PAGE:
MOUNT PLEASANT, S.C. (WCBD) – Friends and former colleagues are remembering the life of Arthur Ravenel Jr.
According to the former U.S. and state lawmaker’s family, he passed away on January 16 at the age of 95.
Ravenel’s political career dates back to 1953 when he served in the South Carolina State House. He would eventually go on to become a state senator before heading to Washington D.C. in 1987 to serve as a United States Representative for South Carolina’s first congressional district.
Former South Carolina and U.S. lawmaker, Tommy Hartnett, held the same seat in Congress right before Ravenel. He remembers what it was like to pass the baton down to his friend.
“He was well-liked, some of them said ‘who was this fellow that you sent up here to take your place? ‘He’s a wild man!’ And I said ‘well he gets things done so, he can be as wild as he wants to,’” Hartnett told News 2.
Ravenel worked in Congress until 1995, but according to former colleagues, his heart was always in the Lowcountry.
“He hated Congress… He came up one day and he said, ‘I’d love to switch places with you.’ And I said ‘yeah right, sure you would.’ And he said ‘no I mean it.’ He said ‘I don’t like being up there with all of those people, I like being at home,’” said Sherry Martschink, a former South Carolina State Senator who succeeded Ravenel.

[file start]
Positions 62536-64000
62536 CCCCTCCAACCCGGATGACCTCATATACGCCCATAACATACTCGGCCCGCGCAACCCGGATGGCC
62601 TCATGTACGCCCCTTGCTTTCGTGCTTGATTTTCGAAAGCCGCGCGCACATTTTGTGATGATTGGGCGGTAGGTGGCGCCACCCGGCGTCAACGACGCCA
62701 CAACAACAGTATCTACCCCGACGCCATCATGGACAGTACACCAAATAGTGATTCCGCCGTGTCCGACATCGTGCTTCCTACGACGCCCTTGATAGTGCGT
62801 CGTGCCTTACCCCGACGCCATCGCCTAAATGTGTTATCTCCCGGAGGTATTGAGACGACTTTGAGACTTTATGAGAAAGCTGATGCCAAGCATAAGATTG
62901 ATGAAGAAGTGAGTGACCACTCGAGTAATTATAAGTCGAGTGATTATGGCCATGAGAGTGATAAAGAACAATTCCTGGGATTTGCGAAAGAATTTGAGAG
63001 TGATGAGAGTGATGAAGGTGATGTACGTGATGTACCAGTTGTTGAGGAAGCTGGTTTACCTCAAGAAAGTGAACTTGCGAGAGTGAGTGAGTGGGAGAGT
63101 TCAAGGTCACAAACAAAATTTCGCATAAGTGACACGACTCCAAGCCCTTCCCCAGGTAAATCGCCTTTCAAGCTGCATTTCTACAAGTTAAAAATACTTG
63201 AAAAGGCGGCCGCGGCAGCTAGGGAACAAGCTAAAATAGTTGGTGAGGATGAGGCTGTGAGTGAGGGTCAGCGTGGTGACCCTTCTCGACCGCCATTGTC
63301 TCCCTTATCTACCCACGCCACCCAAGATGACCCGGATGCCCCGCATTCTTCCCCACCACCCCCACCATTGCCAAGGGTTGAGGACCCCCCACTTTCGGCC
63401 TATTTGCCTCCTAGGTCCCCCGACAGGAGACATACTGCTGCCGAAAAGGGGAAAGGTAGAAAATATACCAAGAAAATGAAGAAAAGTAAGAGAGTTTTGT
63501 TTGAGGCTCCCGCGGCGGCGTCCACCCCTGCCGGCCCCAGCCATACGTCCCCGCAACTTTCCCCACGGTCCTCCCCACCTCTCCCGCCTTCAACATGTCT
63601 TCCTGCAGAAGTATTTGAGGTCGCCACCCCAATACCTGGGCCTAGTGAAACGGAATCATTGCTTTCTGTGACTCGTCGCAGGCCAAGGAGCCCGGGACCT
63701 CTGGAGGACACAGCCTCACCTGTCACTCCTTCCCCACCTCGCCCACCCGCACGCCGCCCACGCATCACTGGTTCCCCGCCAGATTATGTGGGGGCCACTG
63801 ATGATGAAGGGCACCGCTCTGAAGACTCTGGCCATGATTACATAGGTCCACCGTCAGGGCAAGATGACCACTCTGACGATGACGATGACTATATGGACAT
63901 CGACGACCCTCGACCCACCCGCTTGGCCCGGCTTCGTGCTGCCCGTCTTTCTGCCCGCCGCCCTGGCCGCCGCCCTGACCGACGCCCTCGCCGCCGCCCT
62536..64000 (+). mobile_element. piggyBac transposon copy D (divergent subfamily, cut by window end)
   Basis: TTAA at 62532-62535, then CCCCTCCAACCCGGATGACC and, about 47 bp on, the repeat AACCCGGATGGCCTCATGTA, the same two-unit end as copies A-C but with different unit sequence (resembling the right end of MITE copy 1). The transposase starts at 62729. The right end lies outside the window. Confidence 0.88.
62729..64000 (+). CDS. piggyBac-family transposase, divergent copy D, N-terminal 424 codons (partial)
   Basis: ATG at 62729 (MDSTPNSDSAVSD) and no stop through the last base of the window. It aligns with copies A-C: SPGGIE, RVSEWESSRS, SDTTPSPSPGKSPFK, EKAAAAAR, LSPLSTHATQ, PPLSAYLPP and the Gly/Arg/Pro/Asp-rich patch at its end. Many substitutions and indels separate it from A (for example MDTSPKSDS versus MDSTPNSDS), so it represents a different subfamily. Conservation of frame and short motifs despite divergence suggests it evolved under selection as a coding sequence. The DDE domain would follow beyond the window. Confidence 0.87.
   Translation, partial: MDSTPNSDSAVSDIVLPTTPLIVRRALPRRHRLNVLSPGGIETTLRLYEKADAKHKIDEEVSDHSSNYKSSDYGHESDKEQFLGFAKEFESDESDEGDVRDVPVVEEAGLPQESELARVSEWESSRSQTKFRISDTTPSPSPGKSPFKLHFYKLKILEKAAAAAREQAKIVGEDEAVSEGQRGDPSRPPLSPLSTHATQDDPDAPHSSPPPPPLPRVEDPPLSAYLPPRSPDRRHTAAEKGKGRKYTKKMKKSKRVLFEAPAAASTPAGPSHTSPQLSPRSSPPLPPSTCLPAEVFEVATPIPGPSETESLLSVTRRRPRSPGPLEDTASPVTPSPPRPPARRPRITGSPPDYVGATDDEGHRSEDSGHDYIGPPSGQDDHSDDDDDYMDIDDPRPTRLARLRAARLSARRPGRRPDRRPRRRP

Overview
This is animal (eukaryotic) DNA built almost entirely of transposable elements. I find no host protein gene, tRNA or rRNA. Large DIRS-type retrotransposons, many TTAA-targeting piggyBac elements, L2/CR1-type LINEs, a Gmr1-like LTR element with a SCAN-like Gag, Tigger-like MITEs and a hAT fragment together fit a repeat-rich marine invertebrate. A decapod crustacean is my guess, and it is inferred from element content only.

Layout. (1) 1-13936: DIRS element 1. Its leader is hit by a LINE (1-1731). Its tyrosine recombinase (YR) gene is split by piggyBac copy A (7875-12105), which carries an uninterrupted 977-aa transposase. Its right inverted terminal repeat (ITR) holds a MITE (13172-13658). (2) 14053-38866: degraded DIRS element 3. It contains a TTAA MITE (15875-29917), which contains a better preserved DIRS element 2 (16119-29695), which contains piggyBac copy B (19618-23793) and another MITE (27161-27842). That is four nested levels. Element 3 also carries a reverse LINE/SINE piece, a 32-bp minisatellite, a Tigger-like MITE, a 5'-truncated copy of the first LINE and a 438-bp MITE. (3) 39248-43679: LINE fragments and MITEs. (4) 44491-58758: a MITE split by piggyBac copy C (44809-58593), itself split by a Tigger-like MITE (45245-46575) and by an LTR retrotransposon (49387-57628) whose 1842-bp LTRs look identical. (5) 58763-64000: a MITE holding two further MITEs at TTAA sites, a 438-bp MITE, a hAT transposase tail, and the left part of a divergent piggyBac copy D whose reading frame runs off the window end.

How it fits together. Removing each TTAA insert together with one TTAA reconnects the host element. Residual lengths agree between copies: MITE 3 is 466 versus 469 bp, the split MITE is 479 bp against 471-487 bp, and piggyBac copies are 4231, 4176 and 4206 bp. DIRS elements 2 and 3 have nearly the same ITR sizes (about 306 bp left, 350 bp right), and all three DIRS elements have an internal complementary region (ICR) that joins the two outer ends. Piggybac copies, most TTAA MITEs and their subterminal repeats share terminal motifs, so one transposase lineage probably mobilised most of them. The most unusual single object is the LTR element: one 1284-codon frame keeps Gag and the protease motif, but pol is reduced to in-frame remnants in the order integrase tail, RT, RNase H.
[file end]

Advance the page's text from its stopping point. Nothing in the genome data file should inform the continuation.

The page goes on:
Dr. Delores Dacosta is the Executive Director of the South Carolina Commission for Minority Affairs. She told News 2 she knew Ravenel since she was a young girl. Her father helped Ravenel locate families who needed affordable housing, a project the politician worked on in Awendaw and McClellanville years ago.
Dr. Dacosta eventually went on to work with Ravenel in the U.S. House of Representatives. She credits Ravenel with jump starting her career in Washington D.C., working for other members of Congress.
“I can remember working on Capitol Hill. I had just had my first son and childcare was so expensive. And he said ‘Delores, you could bring that baby in the office on days when the House is out of session and watch your baby right here in the office.’ And that’s what I did. He’s a family person,” recalled Dr. Dacosta.
After serving in Congress, Ravenel was later elected for another term as a state senator with one major goal in mind, securing funding for a new bridge to connect Mount Pleasant and the Greater Charleston area. He came through for his community when the Arthur Ravenel Jr. Bridge opened in 2005.